Dumbth

Half of the human race, it is to be presumed, is below average in intelligence. And that 50th-percentile bar isn’t all that darned high:

I just can’t believe how stupid people seem to be, how willing they are to be conned, how resistant to reason and rationality, how ready they are to deny the nose on their face and ignore the evidence of their lying eyes.

It’s always seemed to me that we’re born that way, and some manage to learn their way out of it. (“Good judgment comes from experience, and a lot of that comes from bad judgment.” — Will Rogers) My concern is that Darwin isn’t getting his due. Used to be, if you were mind-bogglingly dumb, you perished quickly, and that was that. Nowadays it’s a prerequisite for political office: voters, we are told, want “someone like them” at the helm, and to the horror of the rest of us, they quite often get their wish. (“Democracy is the theory that the common people know what they want, and deserve to get it good and hard.” — H. L. Mencken)

Which is not to say I’ve never done anything dumb. (If you’ve read this stuff for more than ten minutes, you know better.) But I do try to learn from my mistakes. Sometimes I even succeed.

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7 comments

  1. Teresa »

    3 May 2012 · 8:50 pm

    I’m feeling a bit on the dumbth side today. Of course most people seem to thing I am that anyway so why go against the tide. heh.

  2. Francis W. Porretto »

    4 May 2012 · 4:39 am

    Used to be, if you were mind-bogglingly dumb, you perished quickly, and that was that.

    That’s the downside of fellow-feeling.

    If there were a way to distinguish with perfect certainty between mulish ignorance and irremediable stupidity, I’d move that the latter be grounds for involuntary sterilization. (The former, after all, can be ameliorated with enough blunt force trauma to the back of the head.) But then, everyone knows what a horrible person I am.

  3. fillyjonk »

    4 May 2012 · 7:38 am

    Also, there are people who are probably smart, probably have SOME common sense….but they’re permitted to act dumb and get away with it. Makes me CRAZY.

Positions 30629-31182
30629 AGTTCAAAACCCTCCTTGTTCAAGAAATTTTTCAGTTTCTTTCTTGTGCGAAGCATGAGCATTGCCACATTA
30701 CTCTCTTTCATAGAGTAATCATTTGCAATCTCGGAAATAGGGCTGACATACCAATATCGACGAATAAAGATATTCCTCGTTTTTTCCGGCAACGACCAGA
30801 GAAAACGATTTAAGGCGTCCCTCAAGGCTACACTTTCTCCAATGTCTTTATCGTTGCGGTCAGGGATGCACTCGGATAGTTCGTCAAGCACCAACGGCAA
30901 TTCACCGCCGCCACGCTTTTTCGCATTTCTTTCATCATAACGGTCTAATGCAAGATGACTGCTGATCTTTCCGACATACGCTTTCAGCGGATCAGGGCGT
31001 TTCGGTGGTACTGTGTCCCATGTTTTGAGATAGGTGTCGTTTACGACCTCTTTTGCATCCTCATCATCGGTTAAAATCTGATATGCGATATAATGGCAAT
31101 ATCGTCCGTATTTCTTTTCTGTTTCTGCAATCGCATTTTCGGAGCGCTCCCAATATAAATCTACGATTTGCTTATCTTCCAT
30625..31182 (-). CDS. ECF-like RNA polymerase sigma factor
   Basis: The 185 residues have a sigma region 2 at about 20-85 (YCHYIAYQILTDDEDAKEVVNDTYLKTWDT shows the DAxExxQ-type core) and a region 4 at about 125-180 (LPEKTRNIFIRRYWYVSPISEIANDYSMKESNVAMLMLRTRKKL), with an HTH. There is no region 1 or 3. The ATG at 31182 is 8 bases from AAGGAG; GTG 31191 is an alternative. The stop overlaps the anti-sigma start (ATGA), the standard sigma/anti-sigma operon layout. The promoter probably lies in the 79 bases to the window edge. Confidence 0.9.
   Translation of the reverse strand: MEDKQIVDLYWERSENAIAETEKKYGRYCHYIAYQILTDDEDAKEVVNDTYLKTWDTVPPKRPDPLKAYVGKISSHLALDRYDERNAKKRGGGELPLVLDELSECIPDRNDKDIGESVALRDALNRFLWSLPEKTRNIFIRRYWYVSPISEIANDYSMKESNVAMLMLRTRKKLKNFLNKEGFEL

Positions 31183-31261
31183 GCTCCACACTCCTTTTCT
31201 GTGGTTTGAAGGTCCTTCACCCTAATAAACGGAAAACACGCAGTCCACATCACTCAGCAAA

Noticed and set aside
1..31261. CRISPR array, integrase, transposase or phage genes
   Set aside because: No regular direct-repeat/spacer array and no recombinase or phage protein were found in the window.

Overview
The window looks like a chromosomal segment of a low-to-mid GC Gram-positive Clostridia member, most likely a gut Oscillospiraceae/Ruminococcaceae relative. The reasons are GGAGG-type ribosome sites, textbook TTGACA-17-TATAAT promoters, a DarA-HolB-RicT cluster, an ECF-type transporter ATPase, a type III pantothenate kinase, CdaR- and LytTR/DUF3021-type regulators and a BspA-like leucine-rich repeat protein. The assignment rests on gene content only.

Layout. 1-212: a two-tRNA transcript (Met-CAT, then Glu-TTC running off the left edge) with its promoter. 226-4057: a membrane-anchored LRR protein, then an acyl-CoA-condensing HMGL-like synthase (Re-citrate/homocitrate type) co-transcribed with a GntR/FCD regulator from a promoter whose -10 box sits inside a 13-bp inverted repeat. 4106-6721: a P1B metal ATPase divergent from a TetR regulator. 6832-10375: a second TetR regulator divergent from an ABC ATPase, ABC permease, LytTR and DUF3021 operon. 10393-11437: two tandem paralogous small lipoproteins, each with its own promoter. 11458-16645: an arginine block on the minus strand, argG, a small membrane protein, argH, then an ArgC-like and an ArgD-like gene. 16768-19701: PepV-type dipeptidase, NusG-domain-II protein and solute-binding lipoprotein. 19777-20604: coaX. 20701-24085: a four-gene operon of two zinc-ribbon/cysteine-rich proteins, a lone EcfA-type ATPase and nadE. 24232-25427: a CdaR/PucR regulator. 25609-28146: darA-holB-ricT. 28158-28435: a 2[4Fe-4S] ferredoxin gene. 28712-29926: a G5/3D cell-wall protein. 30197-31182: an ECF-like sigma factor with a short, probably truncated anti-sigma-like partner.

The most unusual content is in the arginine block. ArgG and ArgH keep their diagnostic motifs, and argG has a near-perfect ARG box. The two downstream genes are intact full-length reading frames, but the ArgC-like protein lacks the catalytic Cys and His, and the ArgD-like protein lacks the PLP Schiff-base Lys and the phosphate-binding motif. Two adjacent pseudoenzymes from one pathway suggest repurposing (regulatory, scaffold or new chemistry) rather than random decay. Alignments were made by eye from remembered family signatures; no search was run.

Sometimes I feel like warning labels (e.g., “Do not drive car with sunshield in place”) are contributing to the problem. Someday my face is going to wind up stuck in Nicholas Cage “You DON’T say” rage-face mode, because of all the dumb in this world.

  4. McGehee »

    4 May 2012 · 10:28 am

    Francis, why distinguish? Mulish ignorance has the same effect as irremediable stupidity, and there’s still that whole nature/nurture argument going on. Why not satisfy both sides?

  5. Francis W. Porretto »

    4 May 2012 · 1:34 pm

    Ignorance can be cured, Kevin, at least in some cases. Granted that there should be some sort of time limit on it, though, and ruthlessly enforced, at that.

    I have in mind a “Repent, Harlequin! Said The Ticktockman” sort of scheme: if Smith uses up his mulish-ignorance quota, a nameless functionary in some deep sub-basement of an imposing federal building does something technologically sophisticated and unstoppable by us peones, and thereby converts the miscreant into a rug.

    (No, I don’t think there’d be much of a market for such rugs.)

  6. McGehee »

    4 May 2012 · 2:43 pm

    I was thinking along the lines of pour encourager les autres, actually, which argues for acting promptly and letting les autres figure out what they need to do to avoid the same fate.

    Stimulating them to such cogitation is, after all, the first step toward curing their ignorance.

  7. Tatyana »

    5 May 2012 · 8:12 am

    I went through the stage Bill and McCain talk about some half-a-year ago. Now I am resigned to witness the inevitable disaster and only try to remedy my own situation as much as I can (which is not that much). And try never believe in political friends again.

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